Make Your Cloud Green and Flexible, While You Still Can!

Written by our Master Niek de Jong

One of the great opportunities scale ups have is that they have a greenfield opportunity to build their company including the choices they make around their IT.

The past few years I increasingly met companies which are completely locked-in by their cloud provider mostly AWS, Microsoft or Google. These cloud-services run reliably and are complemented with a whole range of value-added services which add value but at the same establish the lock-in and make it very difficult to move to another cloud provider.

This lock-in wouldn’t be such a big issue if there weren’t, al least, three considerable downsides in using a single Big-tech source for your cloud services.

Single-sourcing stimulates inertia both at the provider as the customer

In other industries a multi-vendor policy is the standard because this serves multiple purposes.

(1) It keeps suppliers extremely competitive because they have to fight for their share of wallet, leading to better prices and service

(2) The skill of working with different suppliers is embedded in the company/tooling making it easier to switch when one of the providers is underperforming.

Google predicts :”… we’ll see 80% or more of enterprises adopt a multicloud or hybrid IT strategy. Cloud customers want options for their workloads” (Read more here).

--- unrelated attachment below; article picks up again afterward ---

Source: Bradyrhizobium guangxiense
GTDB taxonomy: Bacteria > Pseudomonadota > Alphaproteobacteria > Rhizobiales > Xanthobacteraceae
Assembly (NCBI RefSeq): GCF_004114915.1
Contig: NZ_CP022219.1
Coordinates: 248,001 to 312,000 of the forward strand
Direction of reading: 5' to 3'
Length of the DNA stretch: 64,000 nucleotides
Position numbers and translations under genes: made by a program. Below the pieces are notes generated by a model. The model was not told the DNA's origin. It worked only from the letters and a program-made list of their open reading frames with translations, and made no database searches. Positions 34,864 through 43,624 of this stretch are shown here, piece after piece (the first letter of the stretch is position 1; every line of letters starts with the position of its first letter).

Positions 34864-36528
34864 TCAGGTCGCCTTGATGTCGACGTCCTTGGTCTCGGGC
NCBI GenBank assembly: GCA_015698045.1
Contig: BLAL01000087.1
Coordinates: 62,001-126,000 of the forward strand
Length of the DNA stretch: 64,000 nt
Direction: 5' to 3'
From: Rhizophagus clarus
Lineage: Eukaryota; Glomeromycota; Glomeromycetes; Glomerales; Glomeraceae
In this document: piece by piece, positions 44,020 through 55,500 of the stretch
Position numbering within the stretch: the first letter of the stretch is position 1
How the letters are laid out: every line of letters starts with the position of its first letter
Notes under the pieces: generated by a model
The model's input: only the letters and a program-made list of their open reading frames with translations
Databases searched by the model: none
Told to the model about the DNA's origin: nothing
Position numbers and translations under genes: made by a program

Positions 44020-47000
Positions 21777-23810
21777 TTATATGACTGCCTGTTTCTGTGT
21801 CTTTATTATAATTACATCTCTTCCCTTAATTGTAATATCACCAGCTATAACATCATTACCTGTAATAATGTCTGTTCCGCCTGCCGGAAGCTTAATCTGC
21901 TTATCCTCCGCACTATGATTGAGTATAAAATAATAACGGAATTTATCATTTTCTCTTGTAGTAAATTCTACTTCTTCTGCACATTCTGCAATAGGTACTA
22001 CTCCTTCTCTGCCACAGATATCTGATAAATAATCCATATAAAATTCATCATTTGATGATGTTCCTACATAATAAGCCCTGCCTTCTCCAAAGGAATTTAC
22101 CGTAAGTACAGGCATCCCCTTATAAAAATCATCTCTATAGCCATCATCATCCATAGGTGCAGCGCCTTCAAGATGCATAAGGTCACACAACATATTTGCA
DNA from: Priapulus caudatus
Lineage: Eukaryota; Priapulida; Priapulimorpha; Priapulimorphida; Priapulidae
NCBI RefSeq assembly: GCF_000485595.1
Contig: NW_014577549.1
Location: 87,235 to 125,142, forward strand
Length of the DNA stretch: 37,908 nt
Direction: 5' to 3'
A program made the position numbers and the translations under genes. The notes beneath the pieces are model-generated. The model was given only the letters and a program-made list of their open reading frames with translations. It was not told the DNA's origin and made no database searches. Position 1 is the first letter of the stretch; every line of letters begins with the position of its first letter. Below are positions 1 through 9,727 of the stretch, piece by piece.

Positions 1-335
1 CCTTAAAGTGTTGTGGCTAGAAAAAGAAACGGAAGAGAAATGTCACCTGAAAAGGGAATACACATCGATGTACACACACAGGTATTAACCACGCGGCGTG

Big tech companies eat up huge amounts of (green) energy and waste the residual heat

The energy consumption of data centers is huge, already 4% of the Dutch energy consumption, more than the city of Amsterdam, half of all the green energy available.

This would not be such a big issue if the datacenters would re-use the residual heat. Several initiatives have proven this is possible, e.g. Leafcloud is able to re-use at least 50% of the energy used for the datacenter and is heating apartment buildings with it. Read more here.

Moving data to American owned tech companies is risky

All national privacy regulators of the European Union recommend that companies keep data from EU citizens out of US hands if they are not completely sure about data security. It is wise for data processors to look for alternatives to American suppliers. Read more here.


Therefore my strong advice to scale-ups is:

Adopt a multicloud strategy and while selecting your cloud providers and pay special attention to if they are re-using residual heat and if they are based in the EU or USA.

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